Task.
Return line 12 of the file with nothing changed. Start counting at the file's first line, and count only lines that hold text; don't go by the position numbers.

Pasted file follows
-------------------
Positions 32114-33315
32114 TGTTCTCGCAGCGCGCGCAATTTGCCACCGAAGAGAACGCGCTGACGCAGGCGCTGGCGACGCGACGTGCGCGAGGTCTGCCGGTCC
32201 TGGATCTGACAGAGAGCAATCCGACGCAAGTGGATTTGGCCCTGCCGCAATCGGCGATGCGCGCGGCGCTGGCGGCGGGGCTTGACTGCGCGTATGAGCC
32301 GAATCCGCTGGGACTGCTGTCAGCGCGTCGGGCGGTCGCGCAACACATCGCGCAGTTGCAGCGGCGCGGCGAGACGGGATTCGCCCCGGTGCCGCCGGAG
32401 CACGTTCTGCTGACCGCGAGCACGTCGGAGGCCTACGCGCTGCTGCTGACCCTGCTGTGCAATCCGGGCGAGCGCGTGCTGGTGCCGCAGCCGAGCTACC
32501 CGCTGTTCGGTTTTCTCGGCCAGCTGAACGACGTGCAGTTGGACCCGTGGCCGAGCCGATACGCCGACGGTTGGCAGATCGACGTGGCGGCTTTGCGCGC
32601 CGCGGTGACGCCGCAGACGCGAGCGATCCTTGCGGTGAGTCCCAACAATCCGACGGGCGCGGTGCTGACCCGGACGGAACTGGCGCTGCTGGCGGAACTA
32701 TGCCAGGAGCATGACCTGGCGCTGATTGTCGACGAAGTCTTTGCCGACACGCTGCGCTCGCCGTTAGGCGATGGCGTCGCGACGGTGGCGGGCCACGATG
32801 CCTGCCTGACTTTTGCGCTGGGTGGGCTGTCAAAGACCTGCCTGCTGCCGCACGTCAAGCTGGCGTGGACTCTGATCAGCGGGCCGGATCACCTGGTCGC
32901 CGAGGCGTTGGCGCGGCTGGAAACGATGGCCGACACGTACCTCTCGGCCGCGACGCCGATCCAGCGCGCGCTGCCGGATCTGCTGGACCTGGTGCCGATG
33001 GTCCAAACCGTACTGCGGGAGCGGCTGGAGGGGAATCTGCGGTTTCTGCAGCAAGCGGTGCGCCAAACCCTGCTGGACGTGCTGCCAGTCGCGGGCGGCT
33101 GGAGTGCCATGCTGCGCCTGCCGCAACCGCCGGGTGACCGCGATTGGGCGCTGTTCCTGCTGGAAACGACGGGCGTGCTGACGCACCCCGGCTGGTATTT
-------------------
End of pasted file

33101 GGAGTGCCATGCTGCGCCTGCCGCAACCGCCGGGTGACCGCGATTGGGCGCTGTTCCTGCTGGAAACGACGGGCGTGCTGACGCACCCCGGCTGGTATTT